Yair Rosenberg tackled Kennedy’s conspiratorial bent in The Atlantic, writing"Seen in the context of Kennedy’s career, what’s surprising is not his foray into anti-Semitism, but that it took him this long to arrive here." Rosenberg’s piece moves into the well-trod notion that all conspiracy theorists eventually end up with anti-Semitism, a notion that I have to remind myself that not everyone knows. As a Jewish person, I find it kind of rote that pretty much any conspiracy theory leads back to us (QAnon, COVID-19 vaccine conspiracies, the moon landing, you name it…) , but I get that non-Jewish people and non-conspiracy-minded people don't think about this sort of thing.
Conspiracies, anti-Semitism and anti-Semitic conspiracies have been a part of culture for ages; they’ve been part of popular culture (Google Grimm’s Fairy Tales for a quick glimpse of the way it fits within the Western canon) for hundreds of years. Nonetheless, the access we all have to conspiracy theories is what elevates them to the level that a presidential candidate is comfortable saying them in front of the press. These sort of things have been said behind closed doors forever, but doing it in public is a fairly new phenomenon. The Nixon tapes, this is not.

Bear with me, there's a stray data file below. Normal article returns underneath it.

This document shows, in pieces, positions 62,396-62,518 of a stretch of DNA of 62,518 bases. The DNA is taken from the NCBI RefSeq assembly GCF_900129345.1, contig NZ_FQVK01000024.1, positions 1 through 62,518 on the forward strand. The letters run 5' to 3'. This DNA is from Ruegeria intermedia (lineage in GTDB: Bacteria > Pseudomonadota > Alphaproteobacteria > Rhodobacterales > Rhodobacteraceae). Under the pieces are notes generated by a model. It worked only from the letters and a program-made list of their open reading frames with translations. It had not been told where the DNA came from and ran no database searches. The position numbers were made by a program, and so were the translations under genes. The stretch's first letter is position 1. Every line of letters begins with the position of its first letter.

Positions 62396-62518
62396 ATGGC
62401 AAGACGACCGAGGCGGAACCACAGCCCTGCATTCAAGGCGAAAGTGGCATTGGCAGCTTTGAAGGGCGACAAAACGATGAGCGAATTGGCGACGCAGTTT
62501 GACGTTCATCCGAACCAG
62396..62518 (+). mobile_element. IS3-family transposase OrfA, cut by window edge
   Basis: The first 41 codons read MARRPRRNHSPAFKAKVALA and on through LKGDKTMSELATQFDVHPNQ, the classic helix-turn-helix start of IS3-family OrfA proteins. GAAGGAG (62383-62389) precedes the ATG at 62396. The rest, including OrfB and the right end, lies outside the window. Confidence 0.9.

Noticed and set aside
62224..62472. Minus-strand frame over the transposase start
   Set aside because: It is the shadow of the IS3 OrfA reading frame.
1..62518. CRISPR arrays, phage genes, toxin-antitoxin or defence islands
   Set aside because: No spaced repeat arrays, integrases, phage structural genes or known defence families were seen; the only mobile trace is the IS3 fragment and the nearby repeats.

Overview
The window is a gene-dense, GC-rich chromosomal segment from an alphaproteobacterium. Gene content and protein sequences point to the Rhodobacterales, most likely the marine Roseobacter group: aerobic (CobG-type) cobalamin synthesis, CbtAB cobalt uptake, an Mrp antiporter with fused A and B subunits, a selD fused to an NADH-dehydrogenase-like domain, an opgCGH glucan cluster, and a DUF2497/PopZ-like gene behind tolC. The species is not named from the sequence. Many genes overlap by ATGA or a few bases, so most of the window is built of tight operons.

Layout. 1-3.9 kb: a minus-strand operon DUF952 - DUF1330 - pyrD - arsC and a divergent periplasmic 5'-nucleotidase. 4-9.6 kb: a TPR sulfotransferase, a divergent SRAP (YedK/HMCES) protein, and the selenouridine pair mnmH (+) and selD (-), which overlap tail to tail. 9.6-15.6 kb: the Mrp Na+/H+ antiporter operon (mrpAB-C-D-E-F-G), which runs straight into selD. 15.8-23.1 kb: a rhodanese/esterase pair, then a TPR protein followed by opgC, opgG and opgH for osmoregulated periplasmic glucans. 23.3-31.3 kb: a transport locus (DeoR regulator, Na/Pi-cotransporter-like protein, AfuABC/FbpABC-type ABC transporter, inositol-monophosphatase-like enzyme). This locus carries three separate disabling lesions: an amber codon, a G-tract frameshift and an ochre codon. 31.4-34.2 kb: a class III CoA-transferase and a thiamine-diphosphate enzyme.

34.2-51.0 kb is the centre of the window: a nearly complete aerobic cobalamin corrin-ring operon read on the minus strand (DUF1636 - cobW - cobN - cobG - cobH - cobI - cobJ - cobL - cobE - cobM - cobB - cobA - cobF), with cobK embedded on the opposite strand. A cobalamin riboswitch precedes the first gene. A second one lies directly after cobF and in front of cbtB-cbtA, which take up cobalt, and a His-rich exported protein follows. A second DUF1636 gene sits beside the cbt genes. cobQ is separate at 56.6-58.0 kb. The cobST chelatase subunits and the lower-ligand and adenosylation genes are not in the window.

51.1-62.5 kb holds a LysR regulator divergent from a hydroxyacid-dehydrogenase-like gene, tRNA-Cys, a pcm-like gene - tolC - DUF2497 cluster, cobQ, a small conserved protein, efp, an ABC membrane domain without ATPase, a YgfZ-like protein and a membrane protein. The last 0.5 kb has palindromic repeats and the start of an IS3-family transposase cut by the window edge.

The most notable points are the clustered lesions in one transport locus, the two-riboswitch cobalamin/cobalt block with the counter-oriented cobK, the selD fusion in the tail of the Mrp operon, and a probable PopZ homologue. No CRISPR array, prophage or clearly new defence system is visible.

The issue of covering long-shot presidential candidates is something with which the press struggles. Kennedy’s name resonates in the American consciousness in a way that other names do not, but his recent life’s work has mostly been on the anti-vaccine conspiracy circuit (Anna Merlan’s book is a terrific introduction to that world). I mentioned him offhand a few weeks ago in writing about the ways the press decides what to cover and what not to cover, noting that Kennedy does somehow have fans.
The numbers, unfortunately, bear this out. Kennedy is polling with more than 10% of voters in a theoretical Democratic primary contest against the current president and Marianne Williamson (who also has some pretty conspiracy-adjacent views). I struggle with a coherent answer to “how should the press cover Kennedy?” largely because ignoring him seems not to be on the table.
The amount of media in the digital age and the need for content has shown that news judgment is less important than the need to fill space. This is, of course, one of the driving factors in cable television news; 24 hours is a lot of space to fill, which means that not everything is going to be important and exciting. Gatekeepers need to make decisions and the decision, more often than not, falls on the side of “have people heard of this person and will this person bring forward a stronger emotion?”